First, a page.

Your Cancer Answers: Who Needs Lung Cancer Screening?

Your Cancer Answers: Who Needs Lung Cancer Screening?

Lung cancer is the leading cause of cancer death for men and women in the United States.

Smoking tobacco products causes nearly 9 out of 10 cases of lung cancer and can cause cancer almost anywhere in the body.

Unfortunately, systemic issues such as health care coverage have contributed to health disparities for people facing lung cancer. Black Americans, Latinos, Asian Americans, and Pacific Islanders, as well as Native Americans who are diagnosed with lung cancer may face worse outcomes because they are less likely to be diagnosed early, less likely to receive surgery and/or any treatment.

Quitting smoking or not starting to smoke is the single most important thing people can do to prevent lung cancer. While most people who develop the disease have a history of smoking, non-smokers are also at risk.

Non-smokers also get lung cancer.

Some important facts: Between 10 and 20% of people with lung cancer today have never smoked a cigarette. The first signs of lung cancer are not always obvious. Most people feel no pain or discomfort during the early stages of the disease.

A lung cancer screening could save your life. A low-dose CT scan helps detect signs of lung cancer, such as nodules or spots on the lungs, early when the disease is most treatable. It’s never too late to quit!

Regardless of your smoking history, you can still reduce your risk of lung cancer and other diseases like heart disease by kicking the habit now. Just five years smoke-free can halve the risk of cancer of the mouth, throat, esophagus and bladder. And in 10 years, your risk of dying from cancer is half the risk of someone still lighting up.

Should you get tested? Risk factors include: people between the ages of 50 and 77; those who currently smoke or who have quit within the past 15 years; and those who have smoked at least one pack of cigarettes a day for more than 20 years.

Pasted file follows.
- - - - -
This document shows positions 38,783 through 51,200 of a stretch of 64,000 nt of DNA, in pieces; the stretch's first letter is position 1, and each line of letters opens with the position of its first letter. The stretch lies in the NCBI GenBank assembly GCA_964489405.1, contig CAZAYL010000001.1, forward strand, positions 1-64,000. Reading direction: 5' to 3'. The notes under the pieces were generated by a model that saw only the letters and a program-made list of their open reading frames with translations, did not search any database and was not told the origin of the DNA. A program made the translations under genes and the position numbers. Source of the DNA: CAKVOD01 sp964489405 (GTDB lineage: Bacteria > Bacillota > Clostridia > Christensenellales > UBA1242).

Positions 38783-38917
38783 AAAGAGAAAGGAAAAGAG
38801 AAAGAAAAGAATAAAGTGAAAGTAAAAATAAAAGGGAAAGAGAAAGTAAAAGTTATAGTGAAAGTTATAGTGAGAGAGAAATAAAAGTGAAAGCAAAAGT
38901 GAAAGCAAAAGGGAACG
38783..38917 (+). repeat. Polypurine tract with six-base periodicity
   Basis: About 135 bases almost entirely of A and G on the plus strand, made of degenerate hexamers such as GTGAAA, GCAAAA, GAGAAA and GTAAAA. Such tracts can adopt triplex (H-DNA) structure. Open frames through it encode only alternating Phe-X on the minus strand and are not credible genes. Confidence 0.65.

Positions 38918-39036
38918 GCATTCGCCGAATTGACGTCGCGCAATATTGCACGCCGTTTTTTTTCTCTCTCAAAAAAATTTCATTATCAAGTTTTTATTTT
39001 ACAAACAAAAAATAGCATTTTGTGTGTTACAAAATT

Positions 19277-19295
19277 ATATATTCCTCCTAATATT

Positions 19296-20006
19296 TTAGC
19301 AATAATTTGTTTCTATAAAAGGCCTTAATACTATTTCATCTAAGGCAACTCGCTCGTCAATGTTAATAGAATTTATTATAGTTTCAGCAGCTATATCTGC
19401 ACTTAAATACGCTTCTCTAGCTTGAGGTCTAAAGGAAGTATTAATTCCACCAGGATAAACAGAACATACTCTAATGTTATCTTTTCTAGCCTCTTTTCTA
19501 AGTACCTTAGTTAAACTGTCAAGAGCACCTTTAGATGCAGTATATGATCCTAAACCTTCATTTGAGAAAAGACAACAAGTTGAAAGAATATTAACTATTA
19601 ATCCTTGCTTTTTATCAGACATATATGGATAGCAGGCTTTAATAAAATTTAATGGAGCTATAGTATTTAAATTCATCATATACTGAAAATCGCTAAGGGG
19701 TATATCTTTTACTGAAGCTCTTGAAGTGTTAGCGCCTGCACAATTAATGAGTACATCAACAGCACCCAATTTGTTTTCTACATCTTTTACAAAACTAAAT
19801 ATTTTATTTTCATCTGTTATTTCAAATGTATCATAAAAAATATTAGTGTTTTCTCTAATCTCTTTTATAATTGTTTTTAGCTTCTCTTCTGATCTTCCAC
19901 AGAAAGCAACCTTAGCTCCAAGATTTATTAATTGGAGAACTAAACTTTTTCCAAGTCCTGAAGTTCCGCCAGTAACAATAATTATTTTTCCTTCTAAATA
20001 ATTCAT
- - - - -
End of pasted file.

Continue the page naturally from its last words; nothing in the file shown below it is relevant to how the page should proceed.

Your best chance of survival is if your cancer is caught early.

If you are a current or former smoker, your risk of developing lung cancer may be up to 10 to 25 times higher than someone who has never smoked. But smoking alone is not the only risk factor.

There are other risk factors for developing lung cancer, including a family history of lung cancer or exposure to dangerous chemicals. It is important to consider your exposure over time to chemicals and pollutants such as cadmium, beryllium, silica, vinyl chloride, nickel and chromium compounds, coal products, carbon dioxide, diesel exhaust, asbestos, arsenic, radon, air pollution and chest radiation.

CT scans are the only proven effective way to screen for lung cancer. As you know, lung cancer detected early is more likely to be treated and cured. Take charge of your health: get tested!

Screening for lung cancer is done using an imaging machine to produce a low-dose spiral (or helical) computed tomography (CT) scan of the chest. This scan uses a series of X-rays to show the shape, size, and location of any abnormalities in the chest that might signal the need for follow-up.

CT scans are very sensitive and can show both cancerous and non-cancerous areas.

To obtain a CT scan, the patient lies very still on a table, which is slowly moved through the CT scanner. An x-ray machine rotates around the person and takes pictures from many angles; a computer then combines the images into a very detailed image. The procedure takes less than 30 seconds.

No medication or injections are needed and there is no need to stop eating or drinking before the exam. As long as their clothes are metal-free, patients may not even have to change.

However, it is important to be able to hold your breath for several seconds. This way the lungs will not move during the scan and the images will be clear.

Call our nurse navigator Carol Lowe, RN, OCN, to discuss the benefits and risks associated with lung cancer screening at 805-346-3463. Our goal is to reduce the number of deaths from lung cancer.

HAVE A QUESTION? This weekly column produced by the Marian Regional Medical Center, Cancer Program invites you to submit your questions to “Your Cancer Answers” at the following email address:

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